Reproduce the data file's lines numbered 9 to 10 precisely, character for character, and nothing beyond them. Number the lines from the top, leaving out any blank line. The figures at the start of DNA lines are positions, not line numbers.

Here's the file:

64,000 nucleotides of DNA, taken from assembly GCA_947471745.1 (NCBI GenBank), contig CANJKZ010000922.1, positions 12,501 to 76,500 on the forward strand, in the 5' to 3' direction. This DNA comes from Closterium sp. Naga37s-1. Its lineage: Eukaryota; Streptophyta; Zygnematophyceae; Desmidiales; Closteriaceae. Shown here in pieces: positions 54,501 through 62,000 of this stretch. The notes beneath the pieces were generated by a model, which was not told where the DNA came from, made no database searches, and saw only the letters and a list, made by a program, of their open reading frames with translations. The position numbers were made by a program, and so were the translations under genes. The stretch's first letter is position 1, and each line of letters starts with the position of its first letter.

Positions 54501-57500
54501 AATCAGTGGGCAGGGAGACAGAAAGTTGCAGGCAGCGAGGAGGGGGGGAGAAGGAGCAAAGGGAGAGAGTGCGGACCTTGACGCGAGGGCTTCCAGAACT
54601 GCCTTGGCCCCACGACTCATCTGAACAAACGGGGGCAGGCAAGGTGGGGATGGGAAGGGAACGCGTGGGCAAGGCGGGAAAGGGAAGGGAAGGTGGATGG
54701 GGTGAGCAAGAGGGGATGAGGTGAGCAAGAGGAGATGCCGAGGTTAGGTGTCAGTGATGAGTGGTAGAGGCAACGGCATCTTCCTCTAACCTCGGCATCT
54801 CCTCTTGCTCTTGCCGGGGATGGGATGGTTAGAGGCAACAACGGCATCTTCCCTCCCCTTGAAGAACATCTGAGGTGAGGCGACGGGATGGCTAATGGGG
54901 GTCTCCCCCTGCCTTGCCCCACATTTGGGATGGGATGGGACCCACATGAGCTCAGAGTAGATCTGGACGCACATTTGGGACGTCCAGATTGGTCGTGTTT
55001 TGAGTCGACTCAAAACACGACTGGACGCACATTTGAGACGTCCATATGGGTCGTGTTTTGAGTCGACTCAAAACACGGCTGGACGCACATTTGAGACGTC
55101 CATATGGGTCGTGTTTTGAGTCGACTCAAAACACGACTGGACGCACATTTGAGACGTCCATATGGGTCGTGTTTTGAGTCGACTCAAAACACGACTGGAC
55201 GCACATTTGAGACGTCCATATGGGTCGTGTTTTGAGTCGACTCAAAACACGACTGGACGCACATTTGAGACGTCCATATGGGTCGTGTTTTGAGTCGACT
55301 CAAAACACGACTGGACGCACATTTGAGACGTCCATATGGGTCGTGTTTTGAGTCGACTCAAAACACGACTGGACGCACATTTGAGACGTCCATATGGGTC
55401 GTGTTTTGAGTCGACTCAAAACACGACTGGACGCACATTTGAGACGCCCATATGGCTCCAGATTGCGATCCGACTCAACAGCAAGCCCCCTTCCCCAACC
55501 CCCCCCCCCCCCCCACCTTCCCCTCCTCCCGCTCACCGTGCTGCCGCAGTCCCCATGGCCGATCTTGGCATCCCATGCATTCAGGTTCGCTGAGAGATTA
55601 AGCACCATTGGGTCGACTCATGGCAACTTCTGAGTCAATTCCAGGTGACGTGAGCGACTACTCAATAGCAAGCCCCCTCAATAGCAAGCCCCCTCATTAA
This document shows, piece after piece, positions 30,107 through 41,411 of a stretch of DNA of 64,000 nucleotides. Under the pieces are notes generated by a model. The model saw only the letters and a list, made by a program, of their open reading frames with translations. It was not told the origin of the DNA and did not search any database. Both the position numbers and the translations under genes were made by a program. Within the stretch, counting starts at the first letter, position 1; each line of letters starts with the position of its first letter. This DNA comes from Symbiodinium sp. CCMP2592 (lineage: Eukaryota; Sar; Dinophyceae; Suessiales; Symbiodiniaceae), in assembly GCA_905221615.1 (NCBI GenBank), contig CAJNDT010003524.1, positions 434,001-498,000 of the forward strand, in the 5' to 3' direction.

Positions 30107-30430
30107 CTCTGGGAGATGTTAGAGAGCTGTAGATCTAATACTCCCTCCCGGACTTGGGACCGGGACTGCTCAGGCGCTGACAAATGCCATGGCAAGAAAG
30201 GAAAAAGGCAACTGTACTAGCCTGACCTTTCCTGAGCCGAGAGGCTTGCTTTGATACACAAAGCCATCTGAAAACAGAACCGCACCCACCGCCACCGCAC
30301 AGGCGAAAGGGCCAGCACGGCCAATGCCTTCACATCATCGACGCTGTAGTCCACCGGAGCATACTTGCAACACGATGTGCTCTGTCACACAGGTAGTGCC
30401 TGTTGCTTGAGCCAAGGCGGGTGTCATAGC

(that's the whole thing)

55101 CATATGGGTCGTGTTTTGAGTCGACTCAAAACACGACTGGACGCACATTTGAGACGTCCATATGGGTCGTGTTTTGAGTCGACTCAAAACACGACTGGAC
55201 GCACATTTGAGACGTCCATATGGGTCGTGTTTTGAGTCGACTCAAAACACGACTGGACGCACATTTGAGACGTCCATATGGGTCGTGTTTTGAGTCGACT